Third, Van Dorn effectively explained how the spirit beings in Genesis 6 cohabited with the daughters of men, when Jesus seems to imply in Matthew 22:30 that angels cannot have sex.  Van Dorn’s answer is that the angels assumed human form, which happens in the Hebrew Bible.

Fourth, Van Dorn occasionally referred to an interesting scholarly insight.  On page 71, Van Dorn quotes Romans 5:12 to say that “death spread to all men with the result that all have sinned.”  This clause has been significant in Christian debates.  Some have interpreted the passage to mean that all humanity sinned in Adam, deserving the guilt of original sin.  Some maintain that it means that people earn their own death because of their own sins.  Van Dorn interprets the passage to mean, however, that death resulted in people’s sin.  Van Dorn cites an article about this translation: C.E.B. Cranfield, “On Some of the Problems in the Interpretation of Rom 5:12-21,” Scottish Journal of Theology 22 (1969) 323-341.

While this book has its advantages, people who read this book instead of Heiser’s work would be missing out.  Although Van Dorn briefly mentions Bashan, Van Dorn’s brief reference does not do justice to Heiser’s compelling discussion.  There is no discussion in Van Dorn’s book about how Bashan’s possible status as a place of supernatural evil relates to Matthew 16:18 or the cows of Bashan in Amos 4:1.  Van Dorn’s book is helpful because it clarifies many of Heiser’s main arguments, but Heiser is the book to read if you want to eat the buffet rather than samplers.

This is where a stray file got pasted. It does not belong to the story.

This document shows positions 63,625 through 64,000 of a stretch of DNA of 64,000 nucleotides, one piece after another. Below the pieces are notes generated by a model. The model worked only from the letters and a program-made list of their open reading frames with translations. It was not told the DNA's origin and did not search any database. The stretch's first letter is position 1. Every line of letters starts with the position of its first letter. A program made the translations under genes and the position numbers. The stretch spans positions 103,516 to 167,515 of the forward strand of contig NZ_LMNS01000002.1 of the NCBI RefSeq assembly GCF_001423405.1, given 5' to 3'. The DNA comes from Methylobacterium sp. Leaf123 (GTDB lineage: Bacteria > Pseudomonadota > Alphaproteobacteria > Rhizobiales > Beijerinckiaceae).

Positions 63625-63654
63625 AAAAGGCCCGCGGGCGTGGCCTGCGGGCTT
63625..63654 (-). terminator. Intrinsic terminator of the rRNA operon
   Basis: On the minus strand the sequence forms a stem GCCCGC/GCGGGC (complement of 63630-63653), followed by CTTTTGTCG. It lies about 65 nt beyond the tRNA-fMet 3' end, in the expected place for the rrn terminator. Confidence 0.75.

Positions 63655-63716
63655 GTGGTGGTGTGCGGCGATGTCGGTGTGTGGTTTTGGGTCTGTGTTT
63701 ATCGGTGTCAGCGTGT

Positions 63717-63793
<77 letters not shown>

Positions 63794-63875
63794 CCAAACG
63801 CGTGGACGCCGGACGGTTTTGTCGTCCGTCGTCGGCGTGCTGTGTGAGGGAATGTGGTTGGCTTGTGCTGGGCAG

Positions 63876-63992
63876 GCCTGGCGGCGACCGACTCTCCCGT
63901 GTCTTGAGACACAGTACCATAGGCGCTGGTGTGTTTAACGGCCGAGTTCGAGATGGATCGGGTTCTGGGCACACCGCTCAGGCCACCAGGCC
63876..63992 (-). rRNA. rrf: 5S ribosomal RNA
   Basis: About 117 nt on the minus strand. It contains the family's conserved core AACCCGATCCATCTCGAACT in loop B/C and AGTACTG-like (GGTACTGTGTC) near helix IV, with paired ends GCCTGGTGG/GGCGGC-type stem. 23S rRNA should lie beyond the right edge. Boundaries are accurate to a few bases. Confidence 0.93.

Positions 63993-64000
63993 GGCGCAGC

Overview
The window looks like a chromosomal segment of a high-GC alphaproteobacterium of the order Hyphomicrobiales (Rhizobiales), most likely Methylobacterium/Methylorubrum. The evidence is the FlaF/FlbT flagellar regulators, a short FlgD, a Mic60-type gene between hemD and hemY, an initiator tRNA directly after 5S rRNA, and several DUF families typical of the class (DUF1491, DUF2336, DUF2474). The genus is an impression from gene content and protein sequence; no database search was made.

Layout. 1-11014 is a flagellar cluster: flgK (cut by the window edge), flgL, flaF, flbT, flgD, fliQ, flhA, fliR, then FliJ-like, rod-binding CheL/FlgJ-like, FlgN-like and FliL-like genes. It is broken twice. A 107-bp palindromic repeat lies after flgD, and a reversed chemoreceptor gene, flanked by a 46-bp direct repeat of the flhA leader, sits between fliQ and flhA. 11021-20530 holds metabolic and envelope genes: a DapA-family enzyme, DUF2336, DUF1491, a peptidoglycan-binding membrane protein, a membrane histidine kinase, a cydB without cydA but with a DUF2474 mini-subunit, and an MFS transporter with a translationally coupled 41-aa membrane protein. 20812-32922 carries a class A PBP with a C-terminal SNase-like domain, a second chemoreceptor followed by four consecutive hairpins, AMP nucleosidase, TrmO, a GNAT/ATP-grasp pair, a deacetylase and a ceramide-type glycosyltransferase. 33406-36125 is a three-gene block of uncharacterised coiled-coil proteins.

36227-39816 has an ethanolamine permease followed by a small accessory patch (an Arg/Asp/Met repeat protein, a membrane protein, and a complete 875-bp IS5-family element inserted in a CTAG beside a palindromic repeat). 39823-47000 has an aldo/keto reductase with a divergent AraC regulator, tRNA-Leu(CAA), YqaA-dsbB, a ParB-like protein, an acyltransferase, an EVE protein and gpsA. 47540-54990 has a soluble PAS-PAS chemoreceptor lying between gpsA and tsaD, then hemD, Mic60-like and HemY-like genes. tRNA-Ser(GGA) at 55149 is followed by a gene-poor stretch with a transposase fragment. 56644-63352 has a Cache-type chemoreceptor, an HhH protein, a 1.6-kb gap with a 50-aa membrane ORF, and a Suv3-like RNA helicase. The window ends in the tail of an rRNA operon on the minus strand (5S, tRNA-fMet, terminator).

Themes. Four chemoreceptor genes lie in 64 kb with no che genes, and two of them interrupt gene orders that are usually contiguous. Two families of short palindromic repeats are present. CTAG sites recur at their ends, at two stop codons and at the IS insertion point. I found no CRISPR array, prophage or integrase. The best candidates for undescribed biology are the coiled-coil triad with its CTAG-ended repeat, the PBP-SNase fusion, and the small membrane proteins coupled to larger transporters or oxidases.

A critique that can be made about Van Dorn’s book is that it is not too clear about the current implications of Jesus’ defeat of supernatural evil.  On page 109, Van Dorn affirms that Jesus has defeated supernatural evil and rules over it, but what are the implications of that?  What specifically and concretely is different now, in comparison to the time before Jesus came?

Finally, there is a question that somewhat nags me, after reading Heiser and Van Dorn.  Hebrews 1:5 states (in the KJV): “For unto which of the angels said he at any time, Thou art my Son, this day have I begotten thee? And again, I will be to him a Father, and he shall be to me a Son?”  The author of Hebrews is probably encouraging the audience to elevate Christ above the angels, and one of his arguments is that Jesus is God’s Son.  But if the angels, too, were sons of God, does that not undermine Hebrews 1:5’s argument that Jesus is superior to the angels because Jesus is God’s Son?

Heiser and Van Dorn both argue that the sonship of Jesus was different from the sonship of the sons of God in the divine council, and a key distinction is that Jesus was begotten by God.  Hebrews 1:5 does mention Jesus being begotten, but one can inquire if the begettal there is the same as the Father’s eternal begettal of God the Son within the Trinity, or Jesus being begotten in the sense of being unique.  Hebrews 1:5 may refer to Jesus being begotten at the incarnation, or at his baptism.  Even if the sonship of Jesus is different from the sonship of the divine sons, Hebrews 1:5 seems to be arguing that Jesus is God’s son, whereas the angels are not.